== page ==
The Duck of Minerva

The Duck Quacks at Twilight

Welcome New Ducks and an Invitation

July 25, 2021

The Duck has a new look and a new lineup of our core group, what we used to call “permanent contributors.” We haven’t yet settled on a new term. Blog Jedi Masters came to mind. In this post, I wanted to thank long-time contributors who are stepping away from the core group but who may blog intermittently and welcome some new folks to the core. I also want to invite a new cohort of folks to write for us regularly as Contributing Bloggers.

Dan’s Back!
First, let me thank Dan Nexon for his artful return to the blog. His industry to carry out the site redesign is much appreciated. He founded this blog many moons ago, and we missed his gusto and entrepreneurial spirit. In addition to the evolving look and feel, there will be pods and features and an effort to rekindle all the best bits of the blogosphere of old, opportunities for free-wheeling debate and a bit of fun and frivolity as well.

Lurking
Second, I will be here but something of a lurker. I’m currently serving in the Biden administration as Senior Climate Advisor at the Pentagon so my energies are a bit elsewhere. I’m also probably pretty constrained in talking about my day job explicitly, though I hope I can do so obliquely on occasion.

Thank You
Third, long-time members of our core group — Amanda Murdie, Rodger Payne, and Steve Saideman — are stepping down from those positions but are always welcome to blog here. Thank you for all of your wit and intellect on your posts over the years.

Welcome
Fourth, we are pleased as punch to have a number of new folks join the core group. Dan of course I mentioned. But, we also have several of what we used to call Guest Ducks who are joining the core group alongside me, Charli Carpenter, Lisa Gaufman, and Jarrod Hayes. Those new folks include:

  • Naazneen Barma – who writes on peacebuilding and economic development, co-founded the Bridging the Gap channel on the Duck and leads the Scrivner Institute at the University of Denver
  • Cullen Hendrix – who writes about the intersection of the environment and security, among other topics and is a Professor at the University of Denver
  • Peter Henne – who focuses on religion in foreign policy and political violence and is an Associate Professor of Political Science in the College of Arts and Sciences at the University of Vermont.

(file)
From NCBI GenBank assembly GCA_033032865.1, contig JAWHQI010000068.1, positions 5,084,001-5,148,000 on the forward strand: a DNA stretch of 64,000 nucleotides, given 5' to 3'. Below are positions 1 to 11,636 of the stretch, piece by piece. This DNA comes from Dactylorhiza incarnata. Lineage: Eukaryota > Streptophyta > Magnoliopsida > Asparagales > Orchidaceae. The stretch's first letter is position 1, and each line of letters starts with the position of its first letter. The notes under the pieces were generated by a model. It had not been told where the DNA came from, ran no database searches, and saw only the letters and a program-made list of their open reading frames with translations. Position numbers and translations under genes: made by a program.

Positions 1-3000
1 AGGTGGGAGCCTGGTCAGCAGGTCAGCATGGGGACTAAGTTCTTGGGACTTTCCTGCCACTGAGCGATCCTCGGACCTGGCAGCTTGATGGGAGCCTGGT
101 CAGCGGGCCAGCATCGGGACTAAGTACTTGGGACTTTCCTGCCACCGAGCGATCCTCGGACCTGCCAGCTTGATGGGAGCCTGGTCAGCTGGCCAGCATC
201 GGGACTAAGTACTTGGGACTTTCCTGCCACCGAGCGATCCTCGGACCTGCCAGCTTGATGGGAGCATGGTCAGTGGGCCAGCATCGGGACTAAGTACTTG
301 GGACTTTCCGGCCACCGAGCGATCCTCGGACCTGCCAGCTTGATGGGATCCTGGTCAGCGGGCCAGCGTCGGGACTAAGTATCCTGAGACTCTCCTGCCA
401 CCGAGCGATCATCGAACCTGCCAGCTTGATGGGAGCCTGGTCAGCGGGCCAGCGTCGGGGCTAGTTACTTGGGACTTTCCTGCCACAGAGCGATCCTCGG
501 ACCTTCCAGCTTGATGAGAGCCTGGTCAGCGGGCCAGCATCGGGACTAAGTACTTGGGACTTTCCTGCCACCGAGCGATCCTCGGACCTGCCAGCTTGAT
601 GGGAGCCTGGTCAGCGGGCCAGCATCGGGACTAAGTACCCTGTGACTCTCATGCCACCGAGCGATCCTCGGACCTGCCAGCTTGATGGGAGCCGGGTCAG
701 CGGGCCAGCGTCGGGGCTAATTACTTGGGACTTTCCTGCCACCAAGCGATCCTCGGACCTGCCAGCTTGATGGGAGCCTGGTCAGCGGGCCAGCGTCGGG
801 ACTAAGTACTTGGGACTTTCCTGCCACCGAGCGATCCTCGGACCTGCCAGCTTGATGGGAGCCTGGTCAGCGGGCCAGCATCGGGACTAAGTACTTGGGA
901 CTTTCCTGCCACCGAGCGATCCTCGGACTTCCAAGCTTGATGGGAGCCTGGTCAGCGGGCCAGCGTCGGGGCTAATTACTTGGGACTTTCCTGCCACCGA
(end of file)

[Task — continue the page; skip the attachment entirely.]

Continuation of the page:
We are also delighted that Dani Gilbert and Erik Lin-Greenberg are coordinating the Bridging the Gap channel. New substantive channels on political economy and other topics are in the works so be on the lookout!

Come Write for Us!
Did you ever wish you had a platform to say whatever you wanted to the IR community unmediated and without waiting for months/years of peer review? I mean you could tweet your thoughts but what about more extended essays that capture your reactions to the news, developments in the field, and whatever else that strikes your fancy. You can write for more formal outlets that will edit your copy and clean it up, but what if you just want to riff and get something off your chest?

If that’s you, come write for us. If you are willing to blog regularly for a year, come join as a Contributing Blogger and you will get your very own keys to drive this blog. You get log-in privileges that allow you to post whenever, whatever you want. In a world of countless editors, there is great freedom (and some risk of course) in having that luxury. Live a little and come blog for us! Just get in touch with any of us, and we’ll be selecting in the next month before APSA a slate of diverse voices to write regularly on the new and improved Duck.

If you just want to do a one-off here or there, send something to one of the core group or write to comms@duckofminerva.com, and we will post on your behalf, but the new blog will create a profile of your work rather than have it appear under our names. And, if you like the results, you can keep at it and potentially get those log-in keys to the Duck.

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Joshua Busby is an Associate Professor in the LBJ School of Public Affairs at the University of Texas-Austin. He is the author of Moral Movements and Foreign Policy (Cambridge, 2010) and the co-author, with Ethan Kapstein, of AIDS Drugs for All: Social Movements and Market Transformations (Cambridge, 2013). His main research interests include transnational advocacy and social movements, international security and climate change, global public health and HIV/ AIDS, energy and environmental policy, and U.S. foreign policy. He also tends to blog about global wildlife conservation.